WASHINGTON -- In a move that will change working conditions for two million Americans, the Labor Department announced Tuesday the enactment of a new rule that will extend minimum wage and overtime protections to home care workers, one of the fastest-growing occupations in the country.
As of Jan. 1, 2015, the long-awaited change will end a 38-year-old carveout that excluded workers who attend to the elderly and disabled in their homes from the basic labor protections enjoyed by most Americans. The home care industry had waged a prolonged lobbying campaign against the proposal, claiming it would raise prices on low-income customers and force companies to cut workers' hours.
The White House, however, has said that such a rule would rectify an injustice for a large pool of workers who log long hours for generally low pay. The change will also deliver on a personal promise that President Barack Obama made on the issue.
The Labor Department posted the final rule on its website Tuesday.
Most hourly workers in the U.S. are protected by the Fair Labor Standards Act, the bedrock Depression-era law that established the federal minimum wage and time-and-a-half for hours worked over 40. But when Congress tweaked the law in 1975, it added the so-called "companionship exemption," which excluded workers who provide "companionship services for individuals who (because of age or infirmity) are unable to care for themselves."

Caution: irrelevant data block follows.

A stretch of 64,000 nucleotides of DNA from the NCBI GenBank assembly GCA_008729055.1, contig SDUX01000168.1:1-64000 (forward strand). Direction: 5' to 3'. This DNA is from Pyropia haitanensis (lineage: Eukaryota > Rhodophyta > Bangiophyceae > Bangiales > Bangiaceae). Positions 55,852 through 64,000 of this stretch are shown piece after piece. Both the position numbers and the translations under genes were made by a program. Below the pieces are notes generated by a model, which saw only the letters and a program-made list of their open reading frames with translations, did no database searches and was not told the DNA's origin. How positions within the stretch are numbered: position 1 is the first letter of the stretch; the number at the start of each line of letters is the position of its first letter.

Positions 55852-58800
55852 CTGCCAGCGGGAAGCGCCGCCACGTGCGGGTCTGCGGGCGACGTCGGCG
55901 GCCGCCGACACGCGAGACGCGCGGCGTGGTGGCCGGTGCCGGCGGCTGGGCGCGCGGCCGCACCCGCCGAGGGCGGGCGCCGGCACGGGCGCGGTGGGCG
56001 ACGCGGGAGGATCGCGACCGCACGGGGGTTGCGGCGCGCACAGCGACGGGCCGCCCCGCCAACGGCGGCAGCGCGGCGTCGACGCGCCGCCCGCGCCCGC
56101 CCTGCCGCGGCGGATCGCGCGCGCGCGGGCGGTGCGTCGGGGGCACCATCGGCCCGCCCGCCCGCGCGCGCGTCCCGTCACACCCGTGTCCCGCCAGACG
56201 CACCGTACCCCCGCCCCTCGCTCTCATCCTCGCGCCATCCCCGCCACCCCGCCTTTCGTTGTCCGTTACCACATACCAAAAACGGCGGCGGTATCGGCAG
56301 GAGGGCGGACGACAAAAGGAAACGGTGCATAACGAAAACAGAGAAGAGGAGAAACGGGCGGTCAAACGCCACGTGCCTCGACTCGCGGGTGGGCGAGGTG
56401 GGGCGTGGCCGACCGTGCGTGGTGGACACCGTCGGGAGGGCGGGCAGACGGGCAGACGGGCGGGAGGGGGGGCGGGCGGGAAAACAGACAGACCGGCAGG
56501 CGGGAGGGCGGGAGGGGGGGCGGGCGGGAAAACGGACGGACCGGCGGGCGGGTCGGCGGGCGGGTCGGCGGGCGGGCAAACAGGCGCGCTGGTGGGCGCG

The law effectively carved out home care workers, whose ranks have grown significantly in recent years as the elderly have come to rely on their care. Such workers tend to clients who can't handle all the basic chores of home life on their own, like bathing, dressing and eating. According to the Labor Department, the occupation is expected to grow by 70 percent between 2010 and 2020, "much faster" than the average for other jobs in the U.S. economy.
Proponents of the White House rule change maintain that the exemption has helped keep wages low for home care workers. The median annual pay in the field was a little over $20,000 a year in 2010, even though many workers log well over 40 hours in a week doing overnights at clients' homes.
The Direct Care Alliance, a worker advocacy group, lobbied hard for the rule change, along with a coalition of labor unions and groups supporting low-wage workers.
"Home care is one of the fastest growing professions in the United States, but we won't be able to find enough workers to meet the boom in demand if we don't start treating them with the respect they deserve," Carla Washington, director of the Direct Care Alliance, said in a statement to HuffPost Tuesday. :Winning these basic labor protections for home care workers has been a top priority for [us] for years. It is an important step toward elevating a profession that has been overlooked and underpaid for far too long."
John Booker, a home care worker from South Bend, Ill., told HuffPost earlier this year that he worked an average of 60 hours a week, earning $10 per hour "straight time" (no overtime pay) regardless of his work load.
"It's why I'm working two and three jobs," Booker said. "It's the economic work style of most direct care workers. You can barely get by with one job even if you're working a full eight hours. You have to have a supplemental job."
Under the rule change, Booker would now be eligible for time-and-a-half pay on the 20 hours he works over 40.
Obama has a personal history with home care workers. Early in his first presidential campaign, the then-senator from Illinois spent a day with Pauline Beck, a home care worker from Northern California, as she tended to an 86-year-old former cement mason. Obama helped Beck prepare his breakfast, make his bed and do his laundry.
The president later called the job "heroic work, hard work."
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